If you were hoping for much cheaper gas anytime soon, I have some bad news: Prices probably won’t drop much for at least a few months.
The causes of more expensive gas will most likely be with us for a while. After driving U.S. prices to more than $4 a gallon, Russia’s war in Ukraine continues with no clear end in sight. Producers so far seem unwilling, or unable, to pump out enough supply to fill the gap caused by the war.
When I asked whether any good short-term solutions exist, Tom Kloza, global head of energy analysis at the Oil Price Information Service, gave a simple answer: “No.”
For Americans, the immediate effect is that life will simply cost more. We will pay more when we fill up our gas tanks or pay energy bills in the next few weeks or months. The price of many other goods will go up, because so many things — food, iPhones, PlayStations, cars — must be transported at one point or another by a truck, a boat or a plane burning fossil fuels.
Higher fuel prices have broader consequences, too. A push to drill more oil and natural gas, or to more aggressively pursue alternative energy sources, could affect climate change (in good or bad ways). A public angry over the cost of living could protest or vote out the politicians in power. People in the U.S. and other countries aiding Ukraine could begin to wonder whether their support is worth pricier gasoline and other goods.
With the Covid pandemic’s retreat, many of us wanted — and expected — some sense of relief after two awful years. Higher gas prices, and broader inflation trends, work against that, as if we are merely trading one crisis for another. And just as with the pandemic, no clear end is in sight.
Producers vs. low prices
At the onset of the pandemic, demand for fuel collapsed as people stayed home. Once much of the world reopened, demand returned.
But supply has not kept pace, much like strained supply lines have raised food prices and impaired the flow of cars, electronics and other goods. By turning much of the world against a major oil and gas producer in Russia, the war in Ukraine only made supply problems worse.
Some of the supply issues are by design. OPEC Plus, a cartel of oil-producing countries that includes Russia, has worked to keep prices — and therefore profits — as high as possible by limiting supply. The cartel has held fast to its approach.
But it is not just OPEC. American oil companies have deliberately slowed production after a pair of recent fracking boom-and-bust cycles left them with a glut of supply and plummeting prices. “We’re having the third boom, and these executives don’t want to have the third bust,” Kloza said.
All of that leaves few good solutions in the short term. Even if public pressure or a strained market eventually pushes producers to drill more, new production can take months to spin up, especially given labor and supply shortages. And even if U.S. producers step up, OPEC Plus could decide to cut back — to keep prices high.
Other potential solutions that lawmakers have mentioned or enacted, like a gas tax holiday or direct cash relief, could make inflation worse by putting more money in people’s pockets and keeping demand high without necessarily increasing supply. “We’re not in a position to help households right now because it would cause more inflation,” Jason Furman, an economist at Harvard, told me.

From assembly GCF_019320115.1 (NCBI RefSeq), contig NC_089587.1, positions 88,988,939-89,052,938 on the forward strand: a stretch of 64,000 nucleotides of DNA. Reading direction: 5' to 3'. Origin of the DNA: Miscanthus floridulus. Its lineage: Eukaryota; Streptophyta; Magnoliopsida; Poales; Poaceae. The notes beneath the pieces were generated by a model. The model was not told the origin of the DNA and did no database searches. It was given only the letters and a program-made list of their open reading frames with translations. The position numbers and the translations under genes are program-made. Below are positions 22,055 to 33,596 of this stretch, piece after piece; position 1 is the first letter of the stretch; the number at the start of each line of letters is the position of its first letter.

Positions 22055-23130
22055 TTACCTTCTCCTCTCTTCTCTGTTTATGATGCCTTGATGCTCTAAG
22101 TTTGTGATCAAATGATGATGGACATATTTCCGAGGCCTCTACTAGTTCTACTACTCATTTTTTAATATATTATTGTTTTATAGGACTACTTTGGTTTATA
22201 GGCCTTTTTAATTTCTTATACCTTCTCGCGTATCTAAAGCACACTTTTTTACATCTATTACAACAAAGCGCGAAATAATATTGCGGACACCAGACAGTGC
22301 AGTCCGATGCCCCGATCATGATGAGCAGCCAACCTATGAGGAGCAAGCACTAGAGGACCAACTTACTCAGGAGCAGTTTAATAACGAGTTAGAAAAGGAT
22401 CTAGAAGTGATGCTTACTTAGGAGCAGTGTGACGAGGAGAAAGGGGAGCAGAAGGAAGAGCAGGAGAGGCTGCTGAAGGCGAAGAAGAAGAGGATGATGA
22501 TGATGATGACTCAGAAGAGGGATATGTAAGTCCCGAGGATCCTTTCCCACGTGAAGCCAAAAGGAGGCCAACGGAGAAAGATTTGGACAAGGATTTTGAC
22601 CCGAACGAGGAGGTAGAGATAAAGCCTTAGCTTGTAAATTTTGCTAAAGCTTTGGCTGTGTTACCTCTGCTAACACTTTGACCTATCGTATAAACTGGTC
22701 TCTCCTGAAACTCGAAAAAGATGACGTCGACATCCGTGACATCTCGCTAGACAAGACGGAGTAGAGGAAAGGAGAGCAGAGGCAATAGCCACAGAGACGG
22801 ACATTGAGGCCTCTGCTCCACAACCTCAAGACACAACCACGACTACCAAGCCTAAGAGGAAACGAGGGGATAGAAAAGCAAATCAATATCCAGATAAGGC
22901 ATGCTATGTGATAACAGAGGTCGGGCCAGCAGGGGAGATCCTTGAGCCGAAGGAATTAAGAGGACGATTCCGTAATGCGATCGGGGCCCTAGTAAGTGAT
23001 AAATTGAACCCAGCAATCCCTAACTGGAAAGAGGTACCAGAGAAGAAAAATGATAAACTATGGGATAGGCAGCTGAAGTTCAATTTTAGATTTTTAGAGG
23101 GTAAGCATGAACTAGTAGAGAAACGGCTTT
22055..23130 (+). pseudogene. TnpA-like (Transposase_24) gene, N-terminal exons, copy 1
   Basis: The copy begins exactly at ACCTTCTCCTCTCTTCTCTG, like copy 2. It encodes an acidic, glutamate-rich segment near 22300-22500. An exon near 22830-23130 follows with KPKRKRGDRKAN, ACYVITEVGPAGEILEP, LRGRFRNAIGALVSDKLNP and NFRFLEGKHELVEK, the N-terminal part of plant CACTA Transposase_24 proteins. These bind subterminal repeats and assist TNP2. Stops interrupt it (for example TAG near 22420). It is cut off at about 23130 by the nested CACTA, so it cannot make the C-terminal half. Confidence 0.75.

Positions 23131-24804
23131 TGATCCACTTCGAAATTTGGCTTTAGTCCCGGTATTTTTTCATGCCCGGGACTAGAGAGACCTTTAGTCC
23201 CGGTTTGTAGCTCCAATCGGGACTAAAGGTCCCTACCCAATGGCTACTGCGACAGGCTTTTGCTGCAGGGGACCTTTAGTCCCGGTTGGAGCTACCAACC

Meanwhile, some experts suggested that the best chance of a quick decline in gas prices is an outcome nobody wants: a new Covid variant or a recession tanking the economy and demand.
A cascading problem
Gas prices tend to get disproportionate attention compared to their actual economic impact, Furman said.
One reason for that: The cost of gas is incredibly transparent, posted on giant signs across the country. The visibility can make rising gas prices a symbol for broader inflation trends.
Rachel Ziemba, an energy expert at the Center for a New American Security, said she was worried that higher gas prices will cause social and political instability. Around the world, inflation has already prompted protests and even riots. Higher gas prices in particular have historically led to lower presidential approval ratings, as voters blame those in charge for inflation and bad economic conditions.
Some experts worry that higher gas prices will eventually hurt Western resolve against Russia, if Americans and Europeans start to ask whether supporting Ukraine is worth the price. Recent polls suggest the public is willing to make some sacrifices for the war effort, but polling also shows increasing discontent with inflation.
So the consequences of rising gas prices are not just to your wallet, but also possibly geopolitical.
War in Ukraine
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The U.S. government will release its latest monthly inflation data on Tuesday. Experts expect prices to have climbed more than 8 percent.
France’s presidential elections today are expected to elevate President Emmanuel Macron and Marine Le Pen to a dramatic two-week runoff.
The N.B.A. playoffs begin on Saturday. The Miami Heat and the Phoenix Suns are the top seeds.
The Christian Holy Week begins today with Palm Sunday. The Jewish holiday of Passover begins Friday night. Here are Times recipes for the occasion.
The Sunday question: Is Washington’s Covid outbreak the price of normalcy?
With vaccines widely available, it’s up to individuals to decide whether to attend events like the D.C. banquet that likely became a superspreader event, Dr. Leana Wen argues. Dr. Uché Blackstock disagrees, arguing that mandating precautions would have kept attendees safer.